Butterscotch & Chocolate


l2Located just a few doors away at the corner of our street, the Ninja House seemed always to be packed with diners but somehow we’d managed to resist the “all-you-can eat sushi and teppanyaki” restaurant, dismissing it as a gimmicky dining trap. How wrong we were!

We finally decided to give Ninja House a try for a late lunch on a lazy Sunday afternoon (open on Sundays and all-day meal service – already a great find for Brussels). We were given a menu complete with photos, an ordering card and a set of rules for the “all-you-can-eat” system. Getting our head around the rules and so many choices on the menu was a little daunting at first, but with the help of our friendly waiter we quickly got the hang of the novel dining experience.

The menu included many varieties of sushi (nigiri, maki, temaki and gunkan) as well as an extensive selection of hot dishes (grilled and fried meat, seafood and vegetable options) and sides (soups, salads, rice and noodles). In a two hour-sitting, we could order up to a total of five times, with an unlimited number of items per order. A new order could be placed once we’d finished all of the previous order, with a surcharge charged for any leftover food to minimise wastage.

We ordered cautiously at first but became more confident and adventurous with each new round of orders. My conservative guess is that we easily sampled at last half of the dishes on offer, with some of the highlights being the duck nigiri, crispy tempura maki, sautéed mushrooms and seaweed salad. It was just as well we were hungry. Once we’d made it through all five savoury courses, we were offered dessert – a scoop of surprisingly good ice cream in a range of asian-inspired flavours: red bean, lychee, coconut and black sesame. We left happy and satisfied, and will definitely be back to sample the other half of the enticing menu.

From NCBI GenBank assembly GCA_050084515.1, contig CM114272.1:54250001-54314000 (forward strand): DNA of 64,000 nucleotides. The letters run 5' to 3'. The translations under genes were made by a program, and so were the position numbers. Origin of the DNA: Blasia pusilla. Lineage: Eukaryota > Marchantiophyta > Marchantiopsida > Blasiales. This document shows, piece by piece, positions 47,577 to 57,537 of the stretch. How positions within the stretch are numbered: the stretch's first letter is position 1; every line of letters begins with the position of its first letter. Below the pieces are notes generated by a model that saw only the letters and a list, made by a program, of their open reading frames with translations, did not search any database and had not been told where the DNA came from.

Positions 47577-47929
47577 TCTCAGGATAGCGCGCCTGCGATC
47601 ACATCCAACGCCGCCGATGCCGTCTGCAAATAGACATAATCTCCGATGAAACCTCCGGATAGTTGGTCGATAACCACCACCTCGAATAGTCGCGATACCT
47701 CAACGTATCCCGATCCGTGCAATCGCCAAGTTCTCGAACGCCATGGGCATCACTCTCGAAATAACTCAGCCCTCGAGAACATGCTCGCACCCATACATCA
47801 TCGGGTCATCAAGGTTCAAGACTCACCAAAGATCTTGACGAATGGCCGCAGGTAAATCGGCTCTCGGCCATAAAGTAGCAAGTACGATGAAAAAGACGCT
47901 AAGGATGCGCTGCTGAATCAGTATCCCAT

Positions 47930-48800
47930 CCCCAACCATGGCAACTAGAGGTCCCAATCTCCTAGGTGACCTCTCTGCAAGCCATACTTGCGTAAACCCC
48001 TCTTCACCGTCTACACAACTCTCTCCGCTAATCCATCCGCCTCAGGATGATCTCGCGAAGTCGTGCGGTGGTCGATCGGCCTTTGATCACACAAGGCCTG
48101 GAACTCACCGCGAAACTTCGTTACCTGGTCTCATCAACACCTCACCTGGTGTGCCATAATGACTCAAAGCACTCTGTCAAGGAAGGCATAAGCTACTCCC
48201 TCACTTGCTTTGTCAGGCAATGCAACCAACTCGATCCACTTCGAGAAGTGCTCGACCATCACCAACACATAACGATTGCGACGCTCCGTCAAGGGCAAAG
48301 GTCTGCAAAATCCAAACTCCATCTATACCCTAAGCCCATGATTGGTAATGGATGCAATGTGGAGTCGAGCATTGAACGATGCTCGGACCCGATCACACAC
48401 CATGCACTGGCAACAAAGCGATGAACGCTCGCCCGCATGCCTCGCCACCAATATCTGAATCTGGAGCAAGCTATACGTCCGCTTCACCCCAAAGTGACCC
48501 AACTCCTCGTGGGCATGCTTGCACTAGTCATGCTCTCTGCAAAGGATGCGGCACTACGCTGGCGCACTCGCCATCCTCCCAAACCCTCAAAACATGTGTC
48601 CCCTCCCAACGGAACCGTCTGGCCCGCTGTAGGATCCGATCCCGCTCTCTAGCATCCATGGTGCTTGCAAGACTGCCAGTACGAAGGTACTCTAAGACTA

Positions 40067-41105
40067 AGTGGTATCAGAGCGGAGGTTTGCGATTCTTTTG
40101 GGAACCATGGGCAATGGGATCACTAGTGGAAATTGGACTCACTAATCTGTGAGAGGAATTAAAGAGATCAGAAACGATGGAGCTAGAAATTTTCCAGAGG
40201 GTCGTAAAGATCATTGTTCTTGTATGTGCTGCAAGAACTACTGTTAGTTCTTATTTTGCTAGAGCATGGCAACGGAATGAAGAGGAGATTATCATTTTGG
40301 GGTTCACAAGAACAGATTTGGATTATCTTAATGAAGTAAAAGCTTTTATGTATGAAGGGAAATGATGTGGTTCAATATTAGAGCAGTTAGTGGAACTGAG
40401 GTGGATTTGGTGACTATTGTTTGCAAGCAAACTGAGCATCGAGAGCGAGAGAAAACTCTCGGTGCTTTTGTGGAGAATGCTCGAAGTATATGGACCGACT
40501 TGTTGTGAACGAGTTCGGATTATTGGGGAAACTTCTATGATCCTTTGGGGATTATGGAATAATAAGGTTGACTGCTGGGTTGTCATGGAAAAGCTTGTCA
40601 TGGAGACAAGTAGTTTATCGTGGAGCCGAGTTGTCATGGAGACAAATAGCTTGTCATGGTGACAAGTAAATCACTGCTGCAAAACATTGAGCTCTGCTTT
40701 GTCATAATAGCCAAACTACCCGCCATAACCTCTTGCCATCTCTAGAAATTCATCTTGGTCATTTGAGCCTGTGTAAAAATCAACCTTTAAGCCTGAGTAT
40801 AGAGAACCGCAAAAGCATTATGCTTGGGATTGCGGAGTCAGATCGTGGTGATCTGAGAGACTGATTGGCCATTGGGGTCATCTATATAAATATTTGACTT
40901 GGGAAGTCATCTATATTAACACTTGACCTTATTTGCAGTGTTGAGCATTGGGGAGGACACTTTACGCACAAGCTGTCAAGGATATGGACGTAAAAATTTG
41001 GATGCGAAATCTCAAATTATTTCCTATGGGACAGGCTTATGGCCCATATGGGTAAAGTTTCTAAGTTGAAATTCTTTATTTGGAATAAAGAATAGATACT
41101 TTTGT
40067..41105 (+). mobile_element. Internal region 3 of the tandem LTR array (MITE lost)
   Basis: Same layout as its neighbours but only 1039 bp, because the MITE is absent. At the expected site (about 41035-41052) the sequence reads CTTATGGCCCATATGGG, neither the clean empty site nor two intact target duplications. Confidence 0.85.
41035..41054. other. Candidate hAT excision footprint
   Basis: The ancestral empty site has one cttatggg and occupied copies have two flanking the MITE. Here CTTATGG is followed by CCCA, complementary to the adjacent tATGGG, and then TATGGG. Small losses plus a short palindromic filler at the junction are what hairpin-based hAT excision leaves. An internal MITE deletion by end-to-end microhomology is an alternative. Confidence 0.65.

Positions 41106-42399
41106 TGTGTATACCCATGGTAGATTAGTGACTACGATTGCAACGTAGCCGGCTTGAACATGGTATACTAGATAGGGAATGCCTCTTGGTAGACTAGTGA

m1I would describe dining at the Ninja House as a learning experience. As with any learning curve, I made some mistakes and there are things that I would do differently next time. With that in mind, below are my own set of tips for getting the most out of your all-you-can-eat sushi experience.

  1. Make sure you don’t eat beforehand. There’s a lot of choice and you don’t want to be left having to skip something you’d otherwise like to try. Theres nothing worse than wondering what could have been…
  2. Don’t be overwhelmed by the menu and the ordering card you’re given. With photos and spaces for the five orders clearly marked, it can actually be fun once you get into it.
  3. My suggestion is to treat it like a five course meal, and start with a selection of soup, salad and fried entrées.
  4. Use the second and third orders as your sushi courses. Most portions contain just one to three pieces so a wide variety can easily be sampled. But only order half of what you think you can eat – sushi is surprisingly filling!
  5. Use the fourth course to try something new. Pick a dish that you have never tried before or that you wouldn’t normally order at a sushi house. You just might find a new favourite dish.
  6. If you’ve made it to the fifth round and you still have some space left make sure to end it on a high – order a second helping of those dishes that you liked best.
  7. Leave some room for the ice cream. Don’t end up looking blankly at your ice cream scoop wondering why you ate so much. You’ll be missing out if you don’t try it!
  8. Must-trys: the seven-flavours ‘ninjamaki’, the baked salmon tartare and baked tuna tartare maki (shaketarmaki and thontarmaki), and the salmon teriyaki.

Ninja house is very good value and works really well if you’re in a group. The service is friendly, fast and efficient. All the food is fresh and made to order, and although it’s not the best sushi I’ve ever had, it was pretty damn tasty!

Ninja House
Rue de la Vierge Noire 16-24, 1000 Brussels

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